Tue. Aug 9th, 2022

Nov. 28—Books Hoover wants to jam. He just hopes that the rest of Cheyenne does, too.

Over his lifetime, he’s played the blues outside Los Angeles and worked in several local cover bands. Hoover is a songwriter, music lover, multi-instrumentalist and Cheyenne native to his core.

More than anything, he believes in the humanity of music and its ability to connect people to one another. It is a sonic language that, to him, Cheyenne is missing, but as the coordinator of the Lincoln Theatre’s monthly Open Jam Nights, he sees a future for local live music in this relatively new event.

“I don’t think that there’s any other opportunity right now to do anything or create any type of environment or culture,” Hoover said. “That’s why it’s so hard to get the word out there, why it’s so hard to make people understand that this is something that’s important.

“We need the arts, and we need the culture to be thriving in Cheyenne, not dying.”

Open Jam Night was conceived last July when Jon and Renee Jelinek, owners of the Lincoln Theatre, reached out to Hoover with interest in getting an open live music night started with a focus on funk and groove-based music.

The intent was also born out of a love for music, with the Jelineks wanting to create a space for local musicians to practice and play with the rest of the community. Participants simply show up, get their name on a list and pick up the provided instruments to play a night of improvised music with one another.

These styles are traditionally more difficult to improvise, and, as a result, the range of genres is smaller. The focus has been on blues and acoustic covers, but slowly it is beginning to widen in scope.

Hoover knew that you couldn’t dictate the genre that way, and this is what he told the Jelineks. This isn’t a new concept for him, for he was born to jam.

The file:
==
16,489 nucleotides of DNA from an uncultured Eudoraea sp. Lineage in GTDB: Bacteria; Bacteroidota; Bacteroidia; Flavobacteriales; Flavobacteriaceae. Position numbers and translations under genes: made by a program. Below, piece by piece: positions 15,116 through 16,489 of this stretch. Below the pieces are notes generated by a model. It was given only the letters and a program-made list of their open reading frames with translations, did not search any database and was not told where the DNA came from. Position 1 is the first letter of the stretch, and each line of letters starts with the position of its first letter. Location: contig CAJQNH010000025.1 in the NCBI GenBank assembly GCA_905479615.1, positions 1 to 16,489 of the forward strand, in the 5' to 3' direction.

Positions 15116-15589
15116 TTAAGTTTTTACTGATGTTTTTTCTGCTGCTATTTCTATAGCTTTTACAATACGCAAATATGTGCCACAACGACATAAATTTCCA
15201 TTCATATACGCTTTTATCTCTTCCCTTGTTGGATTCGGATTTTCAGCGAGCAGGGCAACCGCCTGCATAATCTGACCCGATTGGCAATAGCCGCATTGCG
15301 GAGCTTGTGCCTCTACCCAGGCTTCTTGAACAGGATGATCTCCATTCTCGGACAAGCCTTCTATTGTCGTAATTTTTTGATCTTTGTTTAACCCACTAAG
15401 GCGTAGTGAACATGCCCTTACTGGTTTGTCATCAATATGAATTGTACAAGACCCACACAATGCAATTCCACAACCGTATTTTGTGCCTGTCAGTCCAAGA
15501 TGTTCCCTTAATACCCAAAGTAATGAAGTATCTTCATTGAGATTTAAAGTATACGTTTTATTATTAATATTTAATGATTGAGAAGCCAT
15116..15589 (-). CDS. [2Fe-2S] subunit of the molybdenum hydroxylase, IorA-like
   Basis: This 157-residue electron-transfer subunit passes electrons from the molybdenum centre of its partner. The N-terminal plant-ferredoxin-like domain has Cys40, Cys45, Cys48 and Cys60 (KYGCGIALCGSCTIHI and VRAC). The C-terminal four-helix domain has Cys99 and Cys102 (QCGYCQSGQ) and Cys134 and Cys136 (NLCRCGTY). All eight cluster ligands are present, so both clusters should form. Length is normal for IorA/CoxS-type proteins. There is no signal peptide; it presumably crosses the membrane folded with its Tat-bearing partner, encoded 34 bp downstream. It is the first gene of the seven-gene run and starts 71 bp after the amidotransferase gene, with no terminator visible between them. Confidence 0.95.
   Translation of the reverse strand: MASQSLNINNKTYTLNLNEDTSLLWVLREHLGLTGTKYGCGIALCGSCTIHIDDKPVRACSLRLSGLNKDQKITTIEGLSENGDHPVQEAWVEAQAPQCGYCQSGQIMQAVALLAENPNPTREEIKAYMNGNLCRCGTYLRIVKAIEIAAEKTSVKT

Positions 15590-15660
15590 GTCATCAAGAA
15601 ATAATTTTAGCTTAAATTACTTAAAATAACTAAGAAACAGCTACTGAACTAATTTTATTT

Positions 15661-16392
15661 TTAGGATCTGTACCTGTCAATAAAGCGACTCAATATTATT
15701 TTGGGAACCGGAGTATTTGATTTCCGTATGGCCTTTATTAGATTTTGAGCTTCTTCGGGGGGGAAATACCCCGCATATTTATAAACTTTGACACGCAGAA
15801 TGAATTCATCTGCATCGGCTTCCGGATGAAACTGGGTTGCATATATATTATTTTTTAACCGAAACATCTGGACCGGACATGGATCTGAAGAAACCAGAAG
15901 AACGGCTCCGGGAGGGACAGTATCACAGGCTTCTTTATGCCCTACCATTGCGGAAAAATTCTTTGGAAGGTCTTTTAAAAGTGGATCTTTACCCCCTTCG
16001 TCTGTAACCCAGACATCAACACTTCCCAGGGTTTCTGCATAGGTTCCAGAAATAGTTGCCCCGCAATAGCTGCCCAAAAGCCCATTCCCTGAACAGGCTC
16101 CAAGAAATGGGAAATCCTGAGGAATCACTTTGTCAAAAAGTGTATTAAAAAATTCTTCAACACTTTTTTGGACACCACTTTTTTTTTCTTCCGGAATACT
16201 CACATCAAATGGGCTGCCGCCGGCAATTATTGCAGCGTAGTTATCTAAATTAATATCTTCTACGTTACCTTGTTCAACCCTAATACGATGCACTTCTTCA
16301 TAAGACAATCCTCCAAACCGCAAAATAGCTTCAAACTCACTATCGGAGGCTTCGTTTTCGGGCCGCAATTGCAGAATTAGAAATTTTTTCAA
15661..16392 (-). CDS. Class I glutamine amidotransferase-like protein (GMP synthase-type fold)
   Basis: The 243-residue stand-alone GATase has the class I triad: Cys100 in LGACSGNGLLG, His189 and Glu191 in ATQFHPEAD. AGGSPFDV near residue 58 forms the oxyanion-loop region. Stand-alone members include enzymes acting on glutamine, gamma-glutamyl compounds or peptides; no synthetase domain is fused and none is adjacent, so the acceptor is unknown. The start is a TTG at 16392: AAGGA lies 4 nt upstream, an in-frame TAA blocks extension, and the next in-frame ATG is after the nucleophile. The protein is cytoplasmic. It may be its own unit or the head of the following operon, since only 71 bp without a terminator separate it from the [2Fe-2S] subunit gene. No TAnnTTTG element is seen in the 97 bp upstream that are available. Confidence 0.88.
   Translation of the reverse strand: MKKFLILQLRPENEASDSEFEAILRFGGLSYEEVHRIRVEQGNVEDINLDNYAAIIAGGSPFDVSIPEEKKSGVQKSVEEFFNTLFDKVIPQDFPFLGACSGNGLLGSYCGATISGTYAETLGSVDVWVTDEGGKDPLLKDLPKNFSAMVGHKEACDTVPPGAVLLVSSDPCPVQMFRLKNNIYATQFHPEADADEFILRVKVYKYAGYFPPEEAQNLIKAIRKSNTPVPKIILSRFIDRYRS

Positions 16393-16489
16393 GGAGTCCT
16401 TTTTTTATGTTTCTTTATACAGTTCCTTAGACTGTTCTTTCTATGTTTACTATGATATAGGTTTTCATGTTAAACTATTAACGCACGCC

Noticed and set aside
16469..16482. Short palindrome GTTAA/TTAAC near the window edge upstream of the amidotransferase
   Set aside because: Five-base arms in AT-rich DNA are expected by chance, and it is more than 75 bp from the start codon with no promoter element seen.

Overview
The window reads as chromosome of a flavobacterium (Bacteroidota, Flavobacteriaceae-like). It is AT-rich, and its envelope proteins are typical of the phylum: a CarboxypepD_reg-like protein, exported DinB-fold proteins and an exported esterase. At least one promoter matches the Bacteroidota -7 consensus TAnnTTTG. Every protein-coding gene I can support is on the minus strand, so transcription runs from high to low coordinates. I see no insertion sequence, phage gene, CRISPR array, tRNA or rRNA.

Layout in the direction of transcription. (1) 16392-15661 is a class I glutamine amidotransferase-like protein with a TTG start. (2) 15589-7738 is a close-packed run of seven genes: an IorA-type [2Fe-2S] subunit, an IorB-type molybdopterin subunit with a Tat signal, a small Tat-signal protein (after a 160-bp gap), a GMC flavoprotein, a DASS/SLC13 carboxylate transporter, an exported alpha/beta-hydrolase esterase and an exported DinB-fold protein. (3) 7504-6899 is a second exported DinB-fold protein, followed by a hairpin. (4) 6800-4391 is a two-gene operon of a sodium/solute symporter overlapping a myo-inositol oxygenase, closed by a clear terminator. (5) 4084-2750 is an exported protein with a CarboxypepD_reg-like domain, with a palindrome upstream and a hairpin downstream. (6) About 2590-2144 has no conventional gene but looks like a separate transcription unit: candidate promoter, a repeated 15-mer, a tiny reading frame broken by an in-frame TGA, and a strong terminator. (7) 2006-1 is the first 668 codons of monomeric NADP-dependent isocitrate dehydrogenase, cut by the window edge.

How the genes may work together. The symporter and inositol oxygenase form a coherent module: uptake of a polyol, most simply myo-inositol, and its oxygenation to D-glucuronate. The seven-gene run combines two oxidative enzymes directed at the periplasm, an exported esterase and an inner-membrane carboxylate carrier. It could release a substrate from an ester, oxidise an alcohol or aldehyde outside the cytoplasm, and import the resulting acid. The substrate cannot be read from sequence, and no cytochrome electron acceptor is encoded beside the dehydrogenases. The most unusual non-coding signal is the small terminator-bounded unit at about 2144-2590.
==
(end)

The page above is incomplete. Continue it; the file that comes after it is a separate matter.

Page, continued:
His parents played in their own cover band when he was a young child, performing different genres and combinations of music before he ever received his first guitar at the age of 5. Through his parents, he would meet different Cheyenne musicians in town, expanding his scope of musical knowledge.

In seventh grade, he was proficient enough at jazz guitar to secure a place in the school band, a spot usually reserved for eighth and ninth graders. But one of the biggest influences came at 8 years old, when he taped songs on the radio, making his own mixtapes and learning to play them by ear.

As a guitar teacher for many years, this is still how he approaches every lesson with his students.

“I will show them theory, and I will show them how to read certain notes and stuff, but that’s really not the important thing in the beginning,” Hoover said. “A lot of these kids don’t even know how to listen to music, nor do they listen to music the way I did.”

Hoover was first introduced to the Jelineks years ago through his teaching.

In 2012, the Jelineks started the Alternative Arts Project, which ran for three years. The nonprofit provided free after-school guitar lessons to any junior high and high school students that wanted to participate. They invited Hoover, who was charging for lessons at the time, to help lead the project.

Interacting with the students and leading jam sessions at the end of every lesson became an inspiration for Hoover. It fueled the realization that the future of Cheyenne’s music relied on the involvement of its youth.